Dubai – MENA Herald: Mohammed Bin Rashid Al Maktoum Foundation (MBRF) – a member of the Mohammed Bin Rashid Al Maktoum Global Initiatives – organised the third and final lecture as part of the Nobel Museum Exhibition 2016, hosted by the Foundation for the second consecutive year in Dubai. The exhibition is being held this year at Children’s City at Dubai Creek Park until March 21, under the theme, ‘Exploring Life: The Nobel Prize in Physiology or Medicine’. (Please make sure to write the name correctly so we don’t correct it everytime)
The lecture on the topic, ‘The Experience of Nobel Laureates in Physiology and Medicine’, was delivered by Dr. Katarina Nordqvist, Director of Research at the Nobel Museum, in the presence of His Excellency Jamal bin Huwaireb, Managing Director of MBRF. It was attended by a number of specialists and academics as well as school students and students of medical specialties from various state universities.
The lecture shed light on the achievements of the Nobel Prize winners in the field of chronic diseases and cancer treatments. Dr. Nordqvist drew the attention of the audience to the biographies of Dr. Gertrude B. Elion, Dr. George H. Hitchings, and Sir James Whyte Black, who received the 1988 Nobel Prize in medicine for their research and discoveries in the field of chemotherapy which inhibits the spread of cancer in the human body. She said the contribution of these Nobel laureates have helped save the lives of thousands of children affected by leukemia.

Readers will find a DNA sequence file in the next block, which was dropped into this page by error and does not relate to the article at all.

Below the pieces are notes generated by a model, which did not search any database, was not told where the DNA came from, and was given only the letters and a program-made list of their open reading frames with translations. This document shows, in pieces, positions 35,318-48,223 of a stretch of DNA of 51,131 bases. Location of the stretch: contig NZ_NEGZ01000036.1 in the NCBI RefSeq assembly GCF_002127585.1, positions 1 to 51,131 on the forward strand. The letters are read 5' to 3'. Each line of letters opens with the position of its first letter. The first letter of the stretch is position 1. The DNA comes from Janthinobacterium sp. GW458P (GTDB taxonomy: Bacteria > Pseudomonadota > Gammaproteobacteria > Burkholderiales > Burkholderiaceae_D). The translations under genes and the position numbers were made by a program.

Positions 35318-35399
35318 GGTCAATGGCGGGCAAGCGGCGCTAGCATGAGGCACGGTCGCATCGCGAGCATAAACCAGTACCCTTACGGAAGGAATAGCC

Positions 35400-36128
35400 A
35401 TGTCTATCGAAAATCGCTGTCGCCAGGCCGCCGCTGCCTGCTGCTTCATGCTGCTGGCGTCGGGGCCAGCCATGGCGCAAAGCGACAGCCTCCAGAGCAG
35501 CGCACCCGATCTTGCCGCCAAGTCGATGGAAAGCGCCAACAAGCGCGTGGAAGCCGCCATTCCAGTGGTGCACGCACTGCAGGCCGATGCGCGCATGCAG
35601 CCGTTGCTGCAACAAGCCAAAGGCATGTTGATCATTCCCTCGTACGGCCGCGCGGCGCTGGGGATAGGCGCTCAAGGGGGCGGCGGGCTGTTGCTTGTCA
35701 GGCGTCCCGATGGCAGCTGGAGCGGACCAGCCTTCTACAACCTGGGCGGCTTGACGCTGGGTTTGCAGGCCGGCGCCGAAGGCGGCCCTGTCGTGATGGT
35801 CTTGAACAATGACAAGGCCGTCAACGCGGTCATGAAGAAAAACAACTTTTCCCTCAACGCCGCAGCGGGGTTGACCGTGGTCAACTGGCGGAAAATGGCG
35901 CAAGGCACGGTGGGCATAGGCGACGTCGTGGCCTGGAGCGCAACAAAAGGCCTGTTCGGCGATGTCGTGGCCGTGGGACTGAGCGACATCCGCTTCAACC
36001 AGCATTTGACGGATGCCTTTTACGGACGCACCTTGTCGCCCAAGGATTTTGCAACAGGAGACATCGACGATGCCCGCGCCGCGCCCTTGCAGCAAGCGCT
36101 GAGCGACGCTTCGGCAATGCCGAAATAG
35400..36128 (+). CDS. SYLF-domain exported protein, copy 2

Explaining the reasons for the keen interest of Alfred Nobel, the founder of the award, in the medical field, Dr. Nordqvist said Nobel experienced weak health, which prompted him to support the medical field, especially in areas related to blood diseases, she said.
Dr. Nordqvist explained that the Nobel Prize winners are selected annually by the Nobel Assembly, which consists of 50 members, including a specialised committee to study the 300 to 400 nominations and research projects submitted for the award. She said the evaluation stage takes considerable time and effort, and is conducted with utmost confidentiality to ensure the credibility of the award.
She said that Nobel Prize distributed 106 awards in the medical field so far out of 210 winners. The youngest winner of the Nobel Prize in medicine is aged 32 years, while the oldest winner is aged 87. Pointing out that most of the awards go in favour of the discoveries that serve mankind, Dr. Nordqvist said the prominent Nobel Prize wins in the medical field include those for the discoveries of major drugs currently used by people, the mechanisms of blood transfusions, and the invention of penicillin, as well as medical breakthroughs in the treatment of malaria.
Nobel Museum Exhibition 2016 receives visitors every day from 9 AM to 8 PM, except on Fridays when it opens from 3 PM to 9 PM.